What You Need to Know About the Proposed Title IX Regulations

Students accused of sexual misconduct would gain greater protections and colleges investigating complaints could face reduced liability under sweeping new regulations proposed on Friday by the U.S. secretary of education, Betsy DeVos.

The long-awaited rules would replace the Obama administration’s Title IX guidance, which had called for more-aggressive enforcement of the 1972 law mandating gender equity among colleges that accept federal money.

DeVos rescinded that guidance in 2017 and promised that formal rules would follow. The proposed regulations, released on Friday but not yet officially published in the Federal Register, won’t take effect until the public is given 60 days to weigh in.

Many of the changes had already been made public in reporting by The New York Times,which obtained a draft of the rules.

Here are five things you need to know about the regulations:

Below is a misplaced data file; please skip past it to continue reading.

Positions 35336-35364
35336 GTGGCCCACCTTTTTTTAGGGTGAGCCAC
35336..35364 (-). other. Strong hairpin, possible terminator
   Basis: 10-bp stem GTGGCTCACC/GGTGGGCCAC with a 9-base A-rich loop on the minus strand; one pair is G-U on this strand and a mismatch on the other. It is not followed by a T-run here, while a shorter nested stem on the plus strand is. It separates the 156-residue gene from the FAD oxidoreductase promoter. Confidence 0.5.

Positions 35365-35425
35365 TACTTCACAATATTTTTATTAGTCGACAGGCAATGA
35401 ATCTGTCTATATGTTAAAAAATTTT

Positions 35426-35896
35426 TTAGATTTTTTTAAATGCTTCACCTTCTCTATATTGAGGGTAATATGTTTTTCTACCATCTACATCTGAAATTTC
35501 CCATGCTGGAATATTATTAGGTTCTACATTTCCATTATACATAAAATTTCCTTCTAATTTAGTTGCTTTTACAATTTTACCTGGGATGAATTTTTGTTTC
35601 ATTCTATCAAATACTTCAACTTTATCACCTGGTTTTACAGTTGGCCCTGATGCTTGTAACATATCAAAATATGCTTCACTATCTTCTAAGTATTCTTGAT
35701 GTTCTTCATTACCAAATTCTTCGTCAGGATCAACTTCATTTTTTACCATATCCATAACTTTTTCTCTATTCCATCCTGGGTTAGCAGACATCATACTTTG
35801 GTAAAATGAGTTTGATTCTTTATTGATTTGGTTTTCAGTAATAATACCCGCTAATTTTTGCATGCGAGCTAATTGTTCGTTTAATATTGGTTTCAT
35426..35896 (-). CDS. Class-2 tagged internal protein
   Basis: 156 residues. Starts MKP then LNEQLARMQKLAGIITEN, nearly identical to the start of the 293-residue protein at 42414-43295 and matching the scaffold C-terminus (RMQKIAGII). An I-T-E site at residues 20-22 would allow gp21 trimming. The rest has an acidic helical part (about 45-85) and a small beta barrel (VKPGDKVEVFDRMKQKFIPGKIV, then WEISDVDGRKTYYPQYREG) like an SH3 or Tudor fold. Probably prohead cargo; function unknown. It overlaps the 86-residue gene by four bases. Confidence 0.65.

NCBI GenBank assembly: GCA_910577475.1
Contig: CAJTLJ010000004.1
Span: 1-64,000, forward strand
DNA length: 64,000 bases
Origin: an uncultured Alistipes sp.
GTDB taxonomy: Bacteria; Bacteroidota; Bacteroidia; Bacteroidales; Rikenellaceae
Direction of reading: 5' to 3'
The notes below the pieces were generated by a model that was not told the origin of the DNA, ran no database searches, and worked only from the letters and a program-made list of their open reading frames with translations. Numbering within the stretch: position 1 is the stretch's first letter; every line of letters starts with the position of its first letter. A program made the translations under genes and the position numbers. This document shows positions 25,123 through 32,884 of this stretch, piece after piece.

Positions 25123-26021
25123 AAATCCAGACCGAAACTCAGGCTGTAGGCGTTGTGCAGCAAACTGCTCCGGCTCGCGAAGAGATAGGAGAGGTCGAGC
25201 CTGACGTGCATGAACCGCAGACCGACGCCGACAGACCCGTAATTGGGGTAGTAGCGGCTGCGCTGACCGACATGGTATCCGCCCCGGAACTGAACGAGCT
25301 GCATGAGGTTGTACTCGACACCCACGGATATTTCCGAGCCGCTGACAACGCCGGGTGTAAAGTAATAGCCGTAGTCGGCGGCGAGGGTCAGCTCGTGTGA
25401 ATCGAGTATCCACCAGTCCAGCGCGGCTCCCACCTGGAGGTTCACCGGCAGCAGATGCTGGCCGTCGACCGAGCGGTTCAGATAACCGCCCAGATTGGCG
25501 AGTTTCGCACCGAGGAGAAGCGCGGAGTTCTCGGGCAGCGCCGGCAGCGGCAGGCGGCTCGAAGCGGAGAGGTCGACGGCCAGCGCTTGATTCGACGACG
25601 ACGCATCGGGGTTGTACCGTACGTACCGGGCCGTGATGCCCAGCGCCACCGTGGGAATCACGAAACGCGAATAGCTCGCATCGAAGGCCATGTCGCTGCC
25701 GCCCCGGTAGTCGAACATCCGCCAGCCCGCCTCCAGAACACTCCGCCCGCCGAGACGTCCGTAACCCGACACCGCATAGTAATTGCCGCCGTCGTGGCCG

A person accused of sexual misconduct would be guaranteed the right to cross-examine the accuser. This provision marked the biggest change from the draft that had been leaked in August. The questioning would have to be done in a live hearing by a lawyer or other adviser, but the parties could be in separate rooms, using technology if needed. The Obama-era guidance had discouraged direct cross-examination because of its potential to retraumatize victims.

Colleges’ responsibilities to investigate would be limited to cases in which there are formal complaints and the alleged incidents happen on campus or within an educational program or activity. Critics point out that many alleged incidents of sexual misconduct happen at apartments that are located just off campus, and it’s not clear those would have to be investigated.

The definition of sexual harassment colleges are required to act on would be narrower.The new rules would define sexual harassment to include “unwelcome conduct on the basis of sex that is so severe, pervasive, and objectively offensive that it effectively denies a person equal access to the recipient’s education program or activity.” The Obama administration defined harassment as “unwelcome conduct of a sexual nature.”

Read more of this Chronicle of Higher Education article by Sarah Brown and Katherine Mangan by clicking here.

Photo: Pool, Getty Images

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